Click HERE to listen to this post. This is a service of Ancient Faith Radio.

Tuesday, March 11, 2008


The term I would prefer is “accommodating” but my husband would most likely use “pushover” when describing my parenting style. I always mean to be consistent, a “what I say goes!” type of mother but then come the tears, the excuses, the dramatics in response to the word “no” in which my kid’s faces contort into a desperate, most distressing sort of expression, similar to that of the ghost-like figure in Edvard Munch’s Scream painting. Next thing you know I am compromising, extending deadlines, way over explaining a “final” decision. It is a “come back to bite you in the end” sort of habit where short-term appeasement becomes a long-term headache, where getting what one wants becomes frantically addictive.

When they were younger, it was easier (though I never would have thought so at the time). Reactions to disappointment were fiery and immediate, yet distractible – tempers oft forsaken with a change of scenery. Now days it’s a lot more complicated, a lot less black and white. There’s little running into the street or sucking on Lego blocks but plenty of sibling rivalry, longings for: stuff, a later bedtime, independence, and suspicions that my husband, Troy, and I bred our four lovely sons and daughters for the sole purpose of having them help with the housework. There’s an awful lot of scowling, under the breath mumbling, and eye rolling around here. I try not to let it hurt my feelings, to stay stoic in my calling to be a parent first and a friend second, but sometimes I forget that being unconditionally devoted means I occasionally have put my foot down, that the lessons I most need to teach them like patience, frugality, self-control will inevitably be resented because, “dogonit!” we're so darn used to making a fuss when our plans or our agendas get derailed. I am speaking from experience, here, as a creature that’s no stranger to complaining.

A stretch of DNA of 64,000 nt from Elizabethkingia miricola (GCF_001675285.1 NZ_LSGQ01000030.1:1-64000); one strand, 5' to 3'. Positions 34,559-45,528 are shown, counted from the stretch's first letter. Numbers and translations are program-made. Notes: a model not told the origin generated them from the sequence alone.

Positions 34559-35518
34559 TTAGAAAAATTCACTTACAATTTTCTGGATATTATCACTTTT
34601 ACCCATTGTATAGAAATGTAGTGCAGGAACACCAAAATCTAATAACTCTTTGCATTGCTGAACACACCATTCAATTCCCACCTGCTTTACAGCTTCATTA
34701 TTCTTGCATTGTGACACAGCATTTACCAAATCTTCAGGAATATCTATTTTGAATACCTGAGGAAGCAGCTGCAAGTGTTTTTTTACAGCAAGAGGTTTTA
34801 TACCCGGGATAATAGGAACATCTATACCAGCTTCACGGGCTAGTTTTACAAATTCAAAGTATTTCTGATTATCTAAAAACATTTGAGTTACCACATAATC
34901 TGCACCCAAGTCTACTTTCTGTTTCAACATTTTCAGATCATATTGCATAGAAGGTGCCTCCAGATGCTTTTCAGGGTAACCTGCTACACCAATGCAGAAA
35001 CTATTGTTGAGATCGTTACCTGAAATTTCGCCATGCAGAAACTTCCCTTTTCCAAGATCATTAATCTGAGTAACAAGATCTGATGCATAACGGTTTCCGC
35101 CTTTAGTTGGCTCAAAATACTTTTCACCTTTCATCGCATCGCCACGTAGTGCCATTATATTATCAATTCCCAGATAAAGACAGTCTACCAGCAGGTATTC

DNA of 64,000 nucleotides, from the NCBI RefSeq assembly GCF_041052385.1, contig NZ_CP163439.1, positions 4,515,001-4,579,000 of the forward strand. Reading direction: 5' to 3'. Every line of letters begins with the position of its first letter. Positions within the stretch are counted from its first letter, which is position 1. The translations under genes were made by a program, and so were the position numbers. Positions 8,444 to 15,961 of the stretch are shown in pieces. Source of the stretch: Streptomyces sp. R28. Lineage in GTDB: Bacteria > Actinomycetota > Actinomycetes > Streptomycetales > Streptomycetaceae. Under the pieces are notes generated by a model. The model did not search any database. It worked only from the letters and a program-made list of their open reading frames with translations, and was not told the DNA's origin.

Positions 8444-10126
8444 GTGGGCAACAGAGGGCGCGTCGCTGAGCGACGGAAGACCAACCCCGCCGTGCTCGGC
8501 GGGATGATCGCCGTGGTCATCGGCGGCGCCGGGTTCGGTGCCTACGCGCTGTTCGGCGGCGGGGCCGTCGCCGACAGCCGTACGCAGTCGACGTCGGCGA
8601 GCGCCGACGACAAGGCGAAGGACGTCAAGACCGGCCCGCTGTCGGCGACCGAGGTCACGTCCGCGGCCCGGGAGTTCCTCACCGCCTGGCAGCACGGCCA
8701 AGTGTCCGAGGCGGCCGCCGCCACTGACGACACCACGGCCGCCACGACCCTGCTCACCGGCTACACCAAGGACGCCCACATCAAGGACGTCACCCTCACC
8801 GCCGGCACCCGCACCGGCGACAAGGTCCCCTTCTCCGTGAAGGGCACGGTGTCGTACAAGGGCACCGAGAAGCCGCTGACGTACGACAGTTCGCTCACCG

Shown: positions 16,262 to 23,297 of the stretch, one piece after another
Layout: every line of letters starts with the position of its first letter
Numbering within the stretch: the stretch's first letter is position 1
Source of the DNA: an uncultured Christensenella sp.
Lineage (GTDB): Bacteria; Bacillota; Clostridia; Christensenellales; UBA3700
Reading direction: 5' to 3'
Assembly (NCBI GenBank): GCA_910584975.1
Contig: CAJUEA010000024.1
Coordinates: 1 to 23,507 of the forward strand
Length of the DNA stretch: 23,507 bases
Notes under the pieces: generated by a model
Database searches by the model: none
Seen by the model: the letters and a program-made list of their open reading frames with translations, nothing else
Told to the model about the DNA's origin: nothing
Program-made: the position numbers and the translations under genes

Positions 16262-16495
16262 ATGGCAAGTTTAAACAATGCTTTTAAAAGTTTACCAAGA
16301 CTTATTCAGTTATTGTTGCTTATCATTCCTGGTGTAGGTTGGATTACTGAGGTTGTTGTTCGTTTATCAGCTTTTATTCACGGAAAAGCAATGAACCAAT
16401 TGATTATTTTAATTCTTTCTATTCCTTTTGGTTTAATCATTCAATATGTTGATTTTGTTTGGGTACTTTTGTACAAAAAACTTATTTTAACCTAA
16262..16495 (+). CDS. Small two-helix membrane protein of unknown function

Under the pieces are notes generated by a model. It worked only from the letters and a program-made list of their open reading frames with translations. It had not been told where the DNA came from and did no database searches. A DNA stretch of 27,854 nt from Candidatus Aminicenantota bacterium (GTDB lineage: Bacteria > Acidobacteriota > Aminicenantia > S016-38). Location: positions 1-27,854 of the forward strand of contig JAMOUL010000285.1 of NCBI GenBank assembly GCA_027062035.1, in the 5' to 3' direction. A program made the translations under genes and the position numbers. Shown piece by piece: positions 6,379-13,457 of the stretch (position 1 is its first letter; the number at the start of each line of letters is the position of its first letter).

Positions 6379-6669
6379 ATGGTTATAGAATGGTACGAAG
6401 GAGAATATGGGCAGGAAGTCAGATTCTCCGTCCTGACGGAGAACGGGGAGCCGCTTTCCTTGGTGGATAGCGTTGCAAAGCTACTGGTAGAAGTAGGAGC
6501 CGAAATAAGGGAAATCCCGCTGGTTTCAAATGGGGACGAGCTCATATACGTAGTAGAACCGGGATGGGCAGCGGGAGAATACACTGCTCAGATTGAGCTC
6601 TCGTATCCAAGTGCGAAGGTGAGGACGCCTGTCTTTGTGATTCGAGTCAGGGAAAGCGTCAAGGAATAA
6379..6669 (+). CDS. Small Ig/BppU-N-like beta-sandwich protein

What must this look like to the world - our Lent, so demanding, so unspontaneous? Unnecessary, maybe? A tad too formal for a caring and compassionate Christ? “What’s the deal?” I’ve heard asked by those unfamiliar with all the “tricks and trappings” of liturgy and Tradition. “Why all the prostrating, and begging for mercy from a good and approachable God?” I used to see their point, before I dove in myself and got a first-hand taste of the Orthodox view of repentance. Once upon a time, I too, would have dismissed the disciplines required for Great Lent on the basis that believing was enough. But here I am, on the outset of a 40 day Fast, grateful as all get out for a chance to get over my foolish self and closer still to the glory, the peace, the hope, the kindness, the power and perfection of Jesus.